Movie Diary 2/23/2021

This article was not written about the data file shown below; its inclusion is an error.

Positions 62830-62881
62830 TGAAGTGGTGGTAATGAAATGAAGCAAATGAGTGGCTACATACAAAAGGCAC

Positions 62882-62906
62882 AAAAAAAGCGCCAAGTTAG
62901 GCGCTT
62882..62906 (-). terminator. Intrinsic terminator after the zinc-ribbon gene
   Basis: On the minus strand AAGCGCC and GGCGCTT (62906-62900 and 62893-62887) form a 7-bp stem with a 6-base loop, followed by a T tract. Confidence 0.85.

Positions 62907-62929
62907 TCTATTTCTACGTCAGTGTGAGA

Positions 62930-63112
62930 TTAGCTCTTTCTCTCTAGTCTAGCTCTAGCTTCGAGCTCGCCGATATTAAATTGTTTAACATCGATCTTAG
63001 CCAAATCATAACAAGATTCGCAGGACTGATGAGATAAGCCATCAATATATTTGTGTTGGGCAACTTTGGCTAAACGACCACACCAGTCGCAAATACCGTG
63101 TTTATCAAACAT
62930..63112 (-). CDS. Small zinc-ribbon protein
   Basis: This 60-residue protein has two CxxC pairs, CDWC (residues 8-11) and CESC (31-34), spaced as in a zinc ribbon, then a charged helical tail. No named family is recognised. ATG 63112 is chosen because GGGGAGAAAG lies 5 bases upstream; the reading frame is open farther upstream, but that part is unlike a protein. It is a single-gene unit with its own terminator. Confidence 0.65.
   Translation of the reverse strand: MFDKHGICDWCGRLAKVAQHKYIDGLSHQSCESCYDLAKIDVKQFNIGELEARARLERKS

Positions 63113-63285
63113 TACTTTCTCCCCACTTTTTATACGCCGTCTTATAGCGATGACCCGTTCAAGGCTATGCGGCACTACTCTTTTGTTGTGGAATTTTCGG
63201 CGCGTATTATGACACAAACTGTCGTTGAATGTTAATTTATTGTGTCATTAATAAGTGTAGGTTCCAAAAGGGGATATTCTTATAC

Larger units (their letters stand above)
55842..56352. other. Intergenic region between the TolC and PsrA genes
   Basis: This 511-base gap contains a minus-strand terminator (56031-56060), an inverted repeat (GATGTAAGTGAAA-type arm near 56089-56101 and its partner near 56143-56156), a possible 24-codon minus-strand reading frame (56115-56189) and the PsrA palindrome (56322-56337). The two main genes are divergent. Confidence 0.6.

Edge of Doom (Mark Robson, 1950). Hard-luck youth Farley Granger kills an unsympathetic priest in a fit of despair; another priest (Dana Andrews) looks into the matter. Philip Yordan’s script is like a throwback to an earlier era of social-concern pictures (and a bit of Knock on Any Door, which came out the year before), full of jerky bosses and unfeeling bank managers and a society that does wrong by the poor. Robson gives it a strong, fluid noir style, with especially compelling choreography in the murder scene where Granger faces down the older, complacent priest. Andrews must have owed Samuel Goldwyn a movie on his contract, because his role is strictly by the numbers. Lots of real locations used. I thought a little about The Diary of a Country Priest, even though the two films are completely different in mode; maybe they share a bleakness about the world as it is (despite a wraparound story here that was apparently added to lend a slightly upbeat spiritual flourish to a bummer of a story).

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